When people learn that I write 500+ page books, the first reaction is usually one of astonishment. “How do you do that?” they ask in wonder, as if I just had told them that I possess the power to fly.
Typically I just smile and tell them that I love writing, how I possess a gift for plotting, etc., but really the truth is writing a book is both hard and simple. Let me illustrate with an example.
Pictured above is my new cross-stitch project. This one is more complex in than the last. It has not only regular cross-stitches, but also half-stitches, back-stitches, and more colors of floss, all stitched on 18 ct canvas (translation: the holes are spaced closer together than 14 ct, making the stitching harder on your eyes.)
Now as I work on this project, I don’t seem to be making much progress. I’ve probably put in a few hundred stitches, yet there are still thousands more to go. And after the basic design is stitched, I’ll need to do the back-stitching, which will likely take several more hours.
Sounds like a lot of work, doesn’t it? Honestly, how can one not be overwhelmed thinking about it all?
The trick is, you have to keep your focus on the stitches. The design is not done all at once; it is crafted stitch by stitch, and that is how you must work it if you want to finish.
The same mentality applies to writing a book. While I always need to keep the overall picture in view, my primary focus must remain on the scene or chapter right in front of me. If I can’t write even that, then I’ll never finish the book.
But there’s even more than that. You can’t just focus on your work; you must enjoy it.
I like cross-stitching. I find it enjoyable to work the different stitches using a rainbow of colors. It’s soothing for me.
My writing is the same way. To me, it’s fun to work with a massive cast of characters, rotating among the crew and throwing them in all sorts of different messes. At times it’s challenging, but the pleasure I derive from it is more than adequate compensation.
This doesn’t mean that I don’t get frustrated. I assure you, there have been times that I wanted to literally throw my books out the window (which fortunately is impossible because they are files on the computer. The blessings of modern technology…)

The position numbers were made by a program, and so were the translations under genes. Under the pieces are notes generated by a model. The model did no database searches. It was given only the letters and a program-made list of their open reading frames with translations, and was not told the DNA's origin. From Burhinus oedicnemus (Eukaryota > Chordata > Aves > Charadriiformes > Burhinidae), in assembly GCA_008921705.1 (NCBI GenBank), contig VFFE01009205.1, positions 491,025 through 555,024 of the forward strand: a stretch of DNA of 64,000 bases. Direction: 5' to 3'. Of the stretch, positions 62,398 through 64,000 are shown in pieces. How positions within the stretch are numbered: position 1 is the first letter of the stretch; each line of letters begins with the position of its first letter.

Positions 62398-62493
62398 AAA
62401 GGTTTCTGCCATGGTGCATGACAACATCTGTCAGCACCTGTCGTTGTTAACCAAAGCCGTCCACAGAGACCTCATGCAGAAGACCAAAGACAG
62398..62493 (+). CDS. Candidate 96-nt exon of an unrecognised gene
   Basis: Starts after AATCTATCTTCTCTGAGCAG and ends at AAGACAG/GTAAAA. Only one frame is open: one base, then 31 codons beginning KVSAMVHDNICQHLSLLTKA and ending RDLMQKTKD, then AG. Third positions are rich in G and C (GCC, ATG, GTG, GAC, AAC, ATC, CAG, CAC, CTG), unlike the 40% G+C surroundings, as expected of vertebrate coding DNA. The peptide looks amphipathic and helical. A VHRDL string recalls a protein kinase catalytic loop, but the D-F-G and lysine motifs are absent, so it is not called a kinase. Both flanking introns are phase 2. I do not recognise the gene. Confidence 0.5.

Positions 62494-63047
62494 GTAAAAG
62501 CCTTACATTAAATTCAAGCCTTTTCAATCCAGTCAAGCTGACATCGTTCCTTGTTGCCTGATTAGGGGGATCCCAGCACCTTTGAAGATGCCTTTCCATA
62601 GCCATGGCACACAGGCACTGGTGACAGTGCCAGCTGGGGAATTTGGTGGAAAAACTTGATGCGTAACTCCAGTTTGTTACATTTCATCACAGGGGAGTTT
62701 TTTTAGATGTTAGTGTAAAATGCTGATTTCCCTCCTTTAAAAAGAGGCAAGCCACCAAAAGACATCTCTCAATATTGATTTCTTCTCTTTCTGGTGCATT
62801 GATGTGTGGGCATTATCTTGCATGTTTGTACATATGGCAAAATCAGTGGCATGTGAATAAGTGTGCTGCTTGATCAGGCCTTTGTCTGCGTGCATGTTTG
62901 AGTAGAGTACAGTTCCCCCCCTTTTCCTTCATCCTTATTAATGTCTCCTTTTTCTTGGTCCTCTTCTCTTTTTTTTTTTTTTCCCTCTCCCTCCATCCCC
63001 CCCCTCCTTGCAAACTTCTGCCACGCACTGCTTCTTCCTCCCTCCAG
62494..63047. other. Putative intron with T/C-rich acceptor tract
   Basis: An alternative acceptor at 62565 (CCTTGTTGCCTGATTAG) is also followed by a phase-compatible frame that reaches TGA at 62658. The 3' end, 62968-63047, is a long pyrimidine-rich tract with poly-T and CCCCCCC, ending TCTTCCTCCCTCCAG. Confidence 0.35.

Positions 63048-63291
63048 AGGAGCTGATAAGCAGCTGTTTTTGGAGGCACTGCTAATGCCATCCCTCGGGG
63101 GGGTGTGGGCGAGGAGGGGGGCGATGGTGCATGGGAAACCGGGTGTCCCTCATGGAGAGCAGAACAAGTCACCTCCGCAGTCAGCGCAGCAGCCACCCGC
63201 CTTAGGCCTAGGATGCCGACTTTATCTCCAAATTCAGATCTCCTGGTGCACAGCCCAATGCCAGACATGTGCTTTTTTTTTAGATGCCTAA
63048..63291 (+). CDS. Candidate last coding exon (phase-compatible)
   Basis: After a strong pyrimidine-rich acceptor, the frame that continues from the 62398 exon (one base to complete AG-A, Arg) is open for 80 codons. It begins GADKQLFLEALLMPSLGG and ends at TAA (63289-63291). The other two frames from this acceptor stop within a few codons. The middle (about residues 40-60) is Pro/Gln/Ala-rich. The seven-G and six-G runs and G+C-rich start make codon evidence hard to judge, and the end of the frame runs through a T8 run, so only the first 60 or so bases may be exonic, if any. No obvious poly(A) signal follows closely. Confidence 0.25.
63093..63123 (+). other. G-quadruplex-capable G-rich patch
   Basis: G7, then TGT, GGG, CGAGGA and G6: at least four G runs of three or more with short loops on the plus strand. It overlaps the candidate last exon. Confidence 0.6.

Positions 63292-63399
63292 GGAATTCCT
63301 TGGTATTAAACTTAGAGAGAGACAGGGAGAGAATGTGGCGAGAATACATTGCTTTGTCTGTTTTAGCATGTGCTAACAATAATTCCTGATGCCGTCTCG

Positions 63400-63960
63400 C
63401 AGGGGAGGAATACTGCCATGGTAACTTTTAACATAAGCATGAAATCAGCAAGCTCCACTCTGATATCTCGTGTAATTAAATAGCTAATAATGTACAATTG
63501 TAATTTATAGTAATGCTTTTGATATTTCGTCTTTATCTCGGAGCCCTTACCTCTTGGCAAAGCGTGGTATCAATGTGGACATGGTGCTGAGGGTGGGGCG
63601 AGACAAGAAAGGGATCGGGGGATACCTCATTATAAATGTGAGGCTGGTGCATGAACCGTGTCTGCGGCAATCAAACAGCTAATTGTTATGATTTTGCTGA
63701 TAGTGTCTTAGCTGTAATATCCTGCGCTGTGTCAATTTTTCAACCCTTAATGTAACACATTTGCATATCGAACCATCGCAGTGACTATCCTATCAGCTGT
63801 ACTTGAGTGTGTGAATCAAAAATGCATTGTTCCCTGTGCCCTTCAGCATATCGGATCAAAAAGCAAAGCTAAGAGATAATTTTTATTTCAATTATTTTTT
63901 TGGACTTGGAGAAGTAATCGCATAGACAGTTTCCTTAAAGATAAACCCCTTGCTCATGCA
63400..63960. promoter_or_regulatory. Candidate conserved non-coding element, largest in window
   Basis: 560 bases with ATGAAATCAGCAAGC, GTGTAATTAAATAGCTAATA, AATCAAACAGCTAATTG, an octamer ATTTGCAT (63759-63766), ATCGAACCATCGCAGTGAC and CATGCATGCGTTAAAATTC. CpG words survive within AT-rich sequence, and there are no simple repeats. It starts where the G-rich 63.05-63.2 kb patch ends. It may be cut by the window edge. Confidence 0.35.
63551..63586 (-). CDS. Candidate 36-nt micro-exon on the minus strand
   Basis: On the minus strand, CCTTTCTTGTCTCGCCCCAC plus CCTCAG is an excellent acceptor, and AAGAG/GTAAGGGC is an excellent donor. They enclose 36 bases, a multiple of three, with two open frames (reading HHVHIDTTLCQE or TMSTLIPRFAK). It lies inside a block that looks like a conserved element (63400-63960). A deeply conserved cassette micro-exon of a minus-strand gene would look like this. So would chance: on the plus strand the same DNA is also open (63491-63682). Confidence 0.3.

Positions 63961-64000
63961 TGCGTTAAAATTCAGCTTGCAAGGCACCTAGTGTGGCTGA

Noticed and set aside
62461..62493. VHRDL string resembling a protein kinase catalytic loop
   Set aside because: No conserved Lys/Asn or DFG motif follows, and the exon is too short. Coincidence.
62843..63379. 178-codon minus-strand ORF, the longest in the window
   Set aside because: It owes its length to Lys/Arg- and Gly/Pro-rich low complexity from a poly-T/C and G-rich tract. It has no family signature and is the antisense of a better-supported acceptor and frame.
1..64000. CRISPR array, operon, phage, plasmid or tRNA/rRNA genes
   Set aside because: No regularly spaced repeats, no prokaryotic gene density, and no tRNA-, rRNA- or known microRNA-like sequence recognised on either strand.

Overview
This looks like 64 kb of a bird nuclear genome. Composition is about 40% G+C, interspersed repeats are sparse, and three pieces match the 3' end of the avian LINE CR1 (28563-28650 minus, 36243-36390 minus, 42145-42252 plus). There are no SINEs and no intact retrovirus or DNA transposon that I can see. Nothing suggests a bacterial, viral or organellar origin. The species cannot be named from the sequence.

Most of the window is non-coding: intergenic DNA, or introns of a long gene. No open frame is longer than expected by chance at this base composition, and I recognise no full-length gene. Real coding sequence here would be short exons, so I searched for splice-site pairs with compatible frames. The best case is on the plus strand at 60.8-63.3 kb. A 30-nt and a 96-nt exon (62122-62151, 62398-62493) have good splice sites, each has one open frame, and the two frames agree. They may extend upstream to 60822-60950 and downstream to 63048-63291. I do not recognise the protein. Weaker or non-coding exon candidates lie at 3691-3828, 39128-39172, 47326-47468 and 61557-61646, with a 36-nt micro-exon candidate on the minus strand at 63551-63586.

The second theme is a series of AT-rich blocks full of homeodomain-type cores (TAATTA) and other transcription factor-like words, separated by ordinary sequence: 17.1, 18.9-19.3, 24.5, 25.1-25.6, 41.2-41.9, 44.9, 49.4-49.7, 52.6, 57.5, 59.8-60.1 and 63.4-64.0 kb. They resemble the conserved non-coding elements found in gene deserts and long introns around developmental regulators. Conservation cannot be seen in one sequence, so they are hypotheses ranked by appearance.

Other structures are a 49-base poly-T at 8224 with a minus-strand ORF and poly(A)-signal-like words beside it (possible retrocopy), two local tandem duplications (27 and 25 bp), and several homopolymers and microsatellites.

Usually when I land in this state, it means that either:
a) I’m tired and need a break;
b) I’m stuck and require help and encouragement from someone;
c) My focus is too much either on the details or the big picture.
If my focus is too detail-oriented, then that means I’m usually frustrated about a particular scene and not making progress on it. In that case, it’s typically best if I lay the scene aside and work on something else. However, if I’m too big picture focused, then I need to zoom in and get my feet back on the ground.
Basically, it comes down to the art of mastering the two mindsets and knowing how to keep them in balance. It’s not easy, and like everything else in life, it takes practice.
But that’s the thing about writing: you can’t expect everything to go right on the first try. You have to work at it. At the same time, you can’t be a perfectionist because then you’ll never make any progress (and trust me, I’d know because I am a perfectionist.)
To distill all this down to simple advice: press forward, don’t look back, and keep writing. Remember, writing is not magic; it’s practice. You only learn to write by writing.
And if you do get discouraged, don’t give up. Go have a bowl of ice cream. Then get back to writing.
Oh, and enjoy it!
P.S. I love this cross-stitch design. It reminds me so much of Hadrian and Fortis.